Snow Tapes presents footage of a violent conflict that abruptly broke out between a group of settlers and the el-Hadad family as the latter was making a snow man on a bright winter day. The event is embodied on screen through two simultaneous gazes: The viewer of the work observes the artist observing the family observing itself. While watching their recordings of the events, the family expresses artistic criticism of their cinematography, which fails to properly reflect the occurrences of that day. The family’s response seemingly reflects the voice of the artist himself , attesting to his inability to represent the pain of others: While the family father takes upon himself the authoritative role of the artist and art critic, Zupraner still belongs to the dominant power, being from the occupying nation, and as the creator of the work. His gaze at the shifting of the camera to the hands of the Palestinians is twofold: on the one hand, it is an honest attempt to give them the power of documentation which may, if needed, serve as testimony in a court of law. On the other hand, he realizes that the camera is not really a strong enough weapon to change the existing power relations. The duplication of documentation generates a distance from the documentary gaze, and implies that there will always be multiple points of view that cannot reflect an absolute truth.
Mich’ael Zupraner was born in Beer Sheva in 1981, and lives in Tel Aviv and Boston*
Video, 82 min
In Z32 Avi Mograbi uses one of the testimonies he encountered in the course of his work with “Breaking the Silence”, transforming it into something different altogether. His unique, provocative work is both a testimony and a reflexive gaze at its intricacy in light of the relationship between documenter and documented. The soldier recounts an event during which he shot at innocent people while following an illegal order. Mograbi inserts himself into the film, deliberating on camera as to the morality of the act of documentation, which enables the witness to clear his conscience, while using the pain of others. Mograbi employs unusual cinematic approaches, usually foreign to the documentary medium. An animation hides the face of the confessing subject—a technical tool which protects him from exposure, while metaphorizing the documentary genre’s manipulative potential—and musical sections feature the artist singing his deliberations like a Greek chorus or characters from a Brechtian opera.
*Avi Mograbi was born in 1956, lives in Tel Aviv
Juan Manuel Echavarria
Mouths of Ash, 2003-2004
Video, 18.15 min
In the project Mouths of Ash the artist documented the survivors of massacres committed by guerrilla groups and militias involved in drug dealing in sequestered villages in Colombia. Over a period of two years, Echavarría traveled to these villages and filmed those who escaped slaughter and had put their experiences of the traumatic event into music. The songs, different variations on a popular Colombian tune, offer a poetic description of moments carved in their memory, alongside lamentations calling upon the Colombian president or God to hear their voices.
Echavarría shot the subjects in close-up, and their singing mediates their pain and grief story more subjectively and emotionally than direct testimony. The songs are, however, also a ritual celebration of survival, presenting people who have created art under the toughest conditions. Most of the singers are Afro-Colombians, among the poorest people in Colombia, and who were forced by the drug wars to leave everything behind and move to shanty towns, where they remain abandoned by the government and ignored by the majority of the country’s population.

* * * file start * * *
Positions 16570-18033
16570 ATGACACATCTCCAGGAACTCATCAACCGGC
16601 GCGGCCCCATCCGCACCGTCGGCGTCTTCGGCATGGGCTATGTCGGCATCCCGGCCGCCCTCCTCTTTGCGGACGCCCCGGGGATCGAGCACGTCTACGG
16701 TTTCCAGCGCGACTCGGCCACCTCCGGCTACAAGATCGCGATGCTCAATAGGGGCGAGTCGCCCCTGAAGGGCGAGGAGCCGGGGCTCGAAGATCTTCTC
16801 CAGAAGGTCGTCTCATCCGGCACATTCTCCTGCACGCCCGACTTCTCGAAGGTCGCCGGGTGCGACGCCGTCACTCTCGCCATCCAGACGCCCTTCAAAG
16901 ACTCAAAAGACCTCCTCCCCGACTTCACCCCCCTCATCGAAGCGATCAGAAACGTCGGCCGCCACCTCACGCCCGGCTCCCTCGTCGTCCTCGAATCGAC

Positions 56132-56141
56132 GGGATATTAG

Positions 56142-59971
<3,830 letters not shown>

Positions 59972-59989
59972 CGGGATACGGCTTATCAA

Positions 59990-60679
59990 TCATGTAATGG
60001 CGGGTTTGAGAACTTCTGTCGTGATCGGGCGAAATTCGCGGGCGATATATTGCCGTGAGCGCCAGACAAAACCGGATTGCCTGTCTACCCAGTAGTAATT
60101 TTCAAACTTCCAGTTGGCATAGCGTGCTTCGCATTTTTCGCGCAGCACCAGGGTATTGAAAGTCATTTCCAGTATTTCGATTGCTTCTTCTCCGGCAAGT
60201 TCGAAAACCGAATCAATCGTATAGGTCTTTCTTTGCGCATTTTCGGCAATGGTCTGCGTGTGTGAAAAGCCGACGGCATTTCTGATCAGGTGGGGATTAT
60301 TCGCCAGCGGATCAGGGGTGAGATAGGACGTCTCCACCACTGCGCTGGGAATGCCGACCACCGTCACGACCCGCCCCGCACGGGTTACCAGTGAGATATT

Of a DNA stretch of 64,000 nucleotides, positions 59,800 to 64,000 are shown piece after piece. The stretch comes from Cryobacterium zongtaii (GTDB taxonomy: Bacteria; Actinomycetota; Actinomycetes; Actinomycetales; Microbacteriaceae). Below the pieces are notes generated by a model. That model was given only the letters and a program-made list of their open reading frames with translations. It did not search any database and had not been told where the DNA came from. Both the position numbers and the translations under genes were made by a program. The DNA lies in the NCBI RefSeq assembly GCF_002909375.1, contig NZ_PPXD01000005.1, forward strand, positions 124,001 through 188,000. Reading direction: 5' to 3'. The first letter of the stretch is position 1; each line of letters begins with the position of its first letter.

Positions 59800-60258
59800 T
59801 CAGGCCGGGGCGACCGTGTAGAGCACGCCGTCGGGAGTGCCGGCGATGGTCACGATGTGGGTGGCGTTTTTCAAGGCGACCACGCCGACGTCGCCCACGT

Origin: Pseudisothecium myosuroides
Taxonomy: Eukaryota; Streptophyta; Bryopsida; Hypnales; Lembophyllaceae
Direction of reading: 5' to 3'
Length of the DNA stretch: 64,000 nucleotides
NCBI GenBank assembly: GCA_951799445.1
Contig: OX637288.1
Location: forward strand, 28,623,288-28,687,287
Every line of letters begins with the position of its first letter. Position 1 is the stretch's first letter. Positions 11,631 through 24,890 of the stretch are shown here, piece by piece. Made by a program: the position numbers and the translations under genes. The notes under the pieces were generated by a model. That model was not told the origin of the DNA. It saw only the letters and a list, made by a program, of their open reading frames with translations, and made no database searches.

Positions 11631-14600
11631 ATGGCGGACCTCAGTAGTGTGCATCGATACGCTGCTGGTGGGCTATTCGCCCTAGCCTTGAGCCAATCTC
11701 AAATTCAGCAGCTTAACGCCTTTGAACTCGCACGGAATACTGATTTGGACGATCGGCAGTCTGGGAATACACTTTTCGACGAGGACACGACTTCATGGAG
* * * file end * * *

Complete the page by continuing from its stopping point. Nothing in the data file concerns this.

Echavarría tries to give voice to those usually not heard or seen in the manner most faithful to their choice. The work thus changes the traditional perception of testimony, as a work within a work, and at the same time reverts to the classical photographic perception of direct portraiture. The artist emphasizes and refines the place of the documentary portrait as a vehicle with which to convey the particular humanity of the documented person, but also as a reflection of a social situation and as a call for change.
*Juan Manuel Echavarria was born in Medellín, Colombia, in 1947, and lives in Bogotá.
Julia Meltzer and David Thorne
with Rami Farah
Not a matter of if but when: brief records of a time in which expectations were repeatedly raised and lowered and people grew exhausted from never knowing if the moment was at hand or still to come, 2006
Video, 32 min
Julia Meltzer and David Thorne’s Not a matter of it but when is a collaboration of another type, embodied in the construction of the work’s text. In 2005 Meltzer and Thorne went to Syria as part of their project The Speculative Archive, in which they have been engaged for more than a decade. During that period the political climate in Syria was unstable following the 2005 assassination of Rafiq al-Hariri, Lebanon’s prime minister in Beirut, an event that forced the Syrian army to withdraw from Lebanon for the first time in three decades. While there Meltzer and Thorne decided to collaborate with Rami Farah, a Syrian actor and director, and a person who resembles them in terms of cultural background, age and profession, and yet, as a Syrian national, might be considered a potential enemy or threat by the US government. Meltzer and Thorne transmitted words, expressions, and questions to Farah, who, in turn, transformed these materials into an improvised monologue, which sounds at times like a testimony of a traumatic event and at times like a folk tale. The artists filmed Farah against a white backdrop, concentrating on his face, as Farah renders pathos in the story through his facial expressions and hand gestures. It is a virtuoso solo performance by a figure living in a state of chaos, anxiety, and an unstable political climate. Farah speaks directly to the viewer, who is sometimes defined as an enemy, and sometimes as a beloved friend, going through an entire range of feelings, eliciting identification, guilt, affection and horror all at once. The work is being presented in Israel for the first time, and in this context, the mirror turned at the viewer is reinforced,acquiring additional dimensions.